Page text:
Guest Post

  • April 19, 2018
    Guest Post

    by William Funk, Lewis & Clark Distinguished Professor of Law Emeritus, Lewis & Clark Law School

    For more than a half century since the Administrative Procedure Act (APA) became law, everyone had assumed that a hearing examiner, whose title became Administrative Law Judge (ALJ) in 1978, was an employee, not an officer of the United States. Indeed, this belief predated the APA, as hearing examiners had been used by various agencies prior to the APA. Recently, however, that assumption has been questioned in a number of cases challenging the use of ALJs by the Securities and Exchange Commission (SEC).

  • April 19, 2018
    Guest Post

    by Eva Paterson, President, Equal Justice Society

    Latino and Black students and their families and local community groups reached a settlement with the Kern High School District (KHSD) about their disproportionate discipline and transfer policies. However, the plaintiffs are appealing the dismissal of the California Department of Education from the lawsuit, arguing that the CDE failed in its independent oversight responsibilities by not acting to remedy the disproportionate discipline.

    The state allowed the school district to suspend and expel Latino and Black students in disproportionate numbers. The school reported the highest number of expulsions of any district in the state of California, including school districts with much larger enrollment. KHSD’s average expulsion rate for White students was 18.70 per 1,000 students; for Latino students, 65.85 expulsions per 1,000 students (20.84% higher than the average rate for all students and 352% higher than the average rate for White students); and for African-American students, 110.21 expulsions per 1,000 students (102% higher than the average rate for all students and 589% higher than the average rate for White students).>

  • April 19, 2018
    Guest Post

    by Andy Wright, Associate Professor, Savannah Law School

     The American political and legal scenes continue to be roiled by the FBI’s execution of a search warrant on Donald J. Trump’s personal attorney Michael Cohen’s legal office and residential hotel room.  In response, President Trump tweeted “Attorney-client privilege is dead!” An FBI raid of an attorney’s office raises sticky issues related to the attorney-client privilege and litigation work product—all the more magnified in the political glare associated with one of the President’s longtime attorneys.  However, the privilege has never applied to communications furthering ongoing or future criminal conduct, or business conversations unrelated to the provision of legal advice. Further, as Sara Kropf explains, the Department of Justice has exacting procedures—apparently followed in this case—designed to protect client equities in validly privileged materials.  For these reasons, President Trump’s and Mr. Cohen’s attorneys are unlikely to prevail in their effort to obtain exclusive privilege review in the aftermath of the raid.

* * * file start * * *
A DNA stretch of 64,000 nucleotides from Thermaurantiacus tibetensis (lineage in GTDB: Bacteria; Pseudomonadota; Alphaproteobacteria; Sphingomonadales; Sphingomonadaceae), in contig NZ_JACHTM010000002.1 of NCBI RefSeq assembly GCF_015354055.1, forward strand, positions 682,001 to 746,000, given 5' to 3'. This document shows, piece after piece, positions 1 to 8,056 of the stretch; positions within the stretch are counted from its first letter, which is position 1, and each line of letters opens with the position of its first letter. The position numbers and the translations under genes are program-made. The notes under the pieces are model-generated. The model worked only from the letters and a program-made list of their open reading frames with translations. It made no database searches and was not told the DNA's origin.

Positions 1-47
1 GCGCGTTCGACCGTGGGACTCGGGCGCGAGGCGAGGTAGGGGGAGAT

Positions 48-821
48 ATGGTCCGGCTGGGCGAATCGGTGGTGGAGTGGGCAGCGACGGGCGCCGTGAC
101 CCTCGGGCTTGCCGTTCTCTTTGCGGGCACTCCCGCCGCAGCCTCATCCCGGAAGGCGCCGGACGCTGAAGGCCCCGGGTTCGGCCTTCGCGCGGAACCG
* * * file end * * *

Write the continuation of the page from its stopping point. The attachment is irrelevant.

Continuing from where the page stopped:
• April 18, 2018
    Guest Post

    by Kara Gotsch, Director of Strategic Initiatives, The Sentencing Project

    Thanks to President Trump, Attorney General Sessions and some in Congress, the opioid crisis has kick-started a War on Drugs reboot.  In March Trump outlined his administration’s blueprint for confronting the public health emergency instigated by skyrocketing opioid overdose deaths, emphasizing a highly punitive response: “If we don’t get tough on the drug dealers, we’re wasting our time… and that toughness includes the death penalty.”

    There is no doubt that we are in the eye of a drug crisis. The Centers for Disease Control and Prevention (CDC) reports that 63,632 people died in 2016 from a drug overdose, a 21 percent increase from 2015. Since 1999, the death toll from drug overdoses has grown to over 600,000. About two-thirds of these deaths involved an opioid. These stark statistics deserve national attention and action by the nation’s leaders, but the tragic consequences of the opioid crisis are an indictment of failed drug policies that for too long have emphasized investments in incarceration over treatment.

  • April 18, 2018
    Guest Post

    by Victoria Bassetti 

    Reworking the Department of Justice’s senior leadership team is a lot harder than deploying a catch phrase in a reality TV show. “You’re fired,” works when people have contracts that allow termination at will (and in exchange for ratings).

    It does not work smoothly when the employee at issue is Rod Rosenstein, the Senate-confirmed number two at the Department of Justice. There are no TV cameras at Main Justice. But there are battalions of lawyers all over D.C. ready to pounce on the smallest legal misstep.

    An effort by President Trump to fire Deputy Attorney General Rosenstein and sub in a pliable replacement who will fire or hobble Special Counsel Robert Mueller is complicated. It can be attempted by following one of two paths.